The Problem with Heroes – Both Super and Human!

Superheroes are in vogue. Captain America, Iron Man, Wonder Woman, Storm, and the other X-Men and members of the Justice League have made the leap from comic books and video games onto the silver screen and into the hearts of our young people. The reason is clear. Politicians, celebrities, and other should-be role models have let them down. So they turn to fantasy, which provides a pleasant diversion, but the problem is that none of it is real, and what our planet needs now like never before is a genuine Savior who is able to deliver us from destruction. My first hero was Superman. With towel cape I would leap from the sofa pretending I could fly like him. Only later did I learn that George Reeves, who played my hero on television, committed suicide. But, then, that’s the  fatal flaw of all our would-be heroes. They’re broken people just like we are!

Luke’s Portrait of Jesus: Savior (pt 2)

So where do we turn for salvation? The Greeks looked to their gods who gave them heroes like Ulysses, Jason, and Achilles. But neither they nor the gods were real, and they too had their flaws. Achilles was fatally wounded in his heel, the one part of his personality his mother failed to protect when she dipped him in the River Styx as an infant. Luke, to whom we looked for answers in our last study, now takes all our dashed hopes and shows how they are perfectly fulfilled in Jesus our Savior. In part 1, He explained how and why Jesus, the Son of God, came to earth. In this study, He gives us two more reasons for His Incarnation –

2) To Provide An Example. Luke’s audience, the Greeks, cared about logic, order, and perfection. We see this in the precision of the Parthenon, the glory of the Olympics, and philosophers like Plato and Aristotle. But their efforts did not lead to the salvation they longed for. So Luke the evangelist introduces us to a Savior who is perfect in every way. At His birth, the angel assured Mary of His holiness, “The power of the Most High will overshadow you and for that reason the holy Child shall be called the Son of God.” (Luke 1:35) At age 12, He visited the Temple and proved His brilliance by amazing the scholars with his insight and humility. (Luke 2:47) At His execution, Pilate His judge admitted, “I find no fault in this Man!” The point is: If you’re looking for Someone perfect in body, mind, and spirit and able to impart the same virtues to you, Luke says, “Turn to Jesus, for He is a Perfect Example and the Savior  you’ve been longing for!”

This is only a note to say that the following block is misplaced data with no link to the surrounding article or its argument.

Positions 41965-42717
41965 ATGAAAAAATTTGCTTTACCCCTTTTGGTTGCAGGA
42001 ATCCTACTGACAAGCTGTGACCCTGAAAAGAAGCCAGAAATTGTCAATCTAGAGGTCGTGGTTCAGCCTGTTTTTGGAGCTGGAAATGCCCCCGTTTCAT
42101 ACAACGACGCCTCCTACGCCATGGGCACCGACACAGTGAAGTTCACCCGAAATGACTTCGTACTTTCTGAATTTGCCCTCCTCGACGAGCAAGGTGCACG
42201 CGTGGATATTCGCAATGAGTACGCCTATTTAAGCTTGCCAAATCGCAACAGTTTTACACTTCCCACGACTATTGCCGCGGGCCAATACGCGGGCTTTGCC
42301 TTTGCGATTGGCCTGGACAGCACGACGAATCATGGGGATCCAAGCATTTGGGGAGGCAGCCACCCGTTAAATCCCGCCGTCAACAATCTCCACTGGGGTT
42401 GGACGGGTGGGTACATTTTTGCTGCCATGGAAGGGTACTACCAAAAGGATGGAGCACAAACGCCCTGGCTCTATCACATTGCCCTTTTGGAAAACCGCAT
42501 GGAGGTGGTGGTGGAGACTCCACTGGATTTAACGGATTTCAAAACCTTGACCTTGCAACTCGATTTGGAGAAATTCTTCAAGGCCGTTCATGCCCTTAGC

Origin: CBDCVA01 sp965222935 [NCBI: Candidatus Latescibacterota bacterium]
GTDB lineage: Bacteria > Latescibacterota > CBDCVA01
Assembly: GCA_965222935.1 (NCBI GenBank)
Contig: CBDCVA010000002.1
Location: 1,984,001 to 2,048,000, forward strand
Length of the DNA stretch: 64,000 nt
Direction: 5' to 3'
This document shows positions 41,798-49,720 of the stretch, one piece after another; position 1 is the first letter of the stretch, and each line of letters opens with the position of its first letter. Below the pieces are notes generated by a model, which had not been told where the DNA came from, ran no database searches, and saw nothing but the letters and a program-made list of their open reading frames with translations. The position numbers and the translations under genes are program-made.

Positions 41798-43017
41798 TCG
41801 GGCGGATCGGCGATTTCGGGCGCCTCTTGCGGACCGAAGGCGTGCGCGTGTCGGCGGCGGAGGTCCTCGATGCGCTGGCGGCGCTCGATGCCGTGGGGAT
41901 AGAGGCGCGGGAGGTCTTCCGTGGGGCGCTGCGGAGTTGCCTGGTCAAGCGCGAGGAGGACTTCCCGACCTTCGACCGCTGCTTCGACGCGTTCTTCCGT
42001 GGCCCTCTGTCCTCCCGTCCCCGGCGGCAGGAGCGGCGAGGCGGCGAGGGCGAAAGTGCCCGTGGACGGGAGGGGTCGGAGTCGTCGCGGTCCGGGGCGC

But the reason I love Him is His compassion. Luke portrays Christ’s humanity, including people who are found nowhere else in the New Testament: Zechariah and Elizabeth, John the Baptist’s parents; the shepherds of Bethlehem; Simeon and Anna who rejoiced to see the newborn Savior in the Temple; Zaccheus the  tax collector who held  a dinner for Him; and the thief on the cross who asked Jesus to remember him when He came into His kingdom. Why include so many common people? To illustrate how much the King cares for us regardless of our social position! We also learn of the high value Jesus placed on  the women who followed Him like Joanna, Susanna, and Mary, his financial supporters (Luke 8:3); His friends Martha and Mary (Luke 10:38); and the widow who gave her mite at the Temple (Luke 21:1). This is all meant to emphasize the fact that Jesus is a Great Savior, not of the rich and powerful, but anyone who calls on Him for salvation, which is the third and most important reason Jesus came to earth.

3) To Purchase Our Salvation. The key word used 17 times in Luke’s gospel is “save” or “salvation.” One example is Luke 9:56 where James and John, “the sons of thunder,” want to call down fire from heaven because the Samaritans do not welcome Jesus to their town. Jesus rebukes them saying, “The Son of Man did not come to destroy men’s lives, but to save them.” Luke also includes 19 parables that are found in no other gospel, several of them focusing on His work of salvation like the parable of the lost sheep, the parable of the lost coin, and the parable of the lost (prodigal) son. Consequently, if you’re ever tempted to think that you’re too bad to be saved, think again! For this is why He came.  Luke 19:10 is the key verse of this book where Jesus gives us His personal assurance:  “The Son of Man has come to seek and to save that which was lost.” And though  salvation is free to us, we must not forget that it cost His life to pay for our sins.

Furthermore, His salvation is complete. It forgives our sins, heals our diseases, provides wisdom for our journey, and defeats the evil of this world. How does He achieve these superhuman feats? By the same power with which He walked on water, cast out devils, and rose from the dead: His Spirit who lives in us! Luke is the gospel of the Holy Spirit, Jesus modeling  from start to finish how to live life by His power. Luke 4:1 – “Jesus, full of the Holy Spirit, returned from the Jordan and was led by the Spirit in the wilderness for forty days, being tempted by the devil.” It was also His parting word to His disciples: “Behold, I am sending the promise of my Father upon you. But stay in the city until you are clothed with power from on high.” What a crucial  reminder as we face the uncertainty of a new year! We can face it with confidence because our Savior is empowering us, leading us, and protecting us from evil of every kind. May His name be praised!

(Click here for the full audio version of this message)

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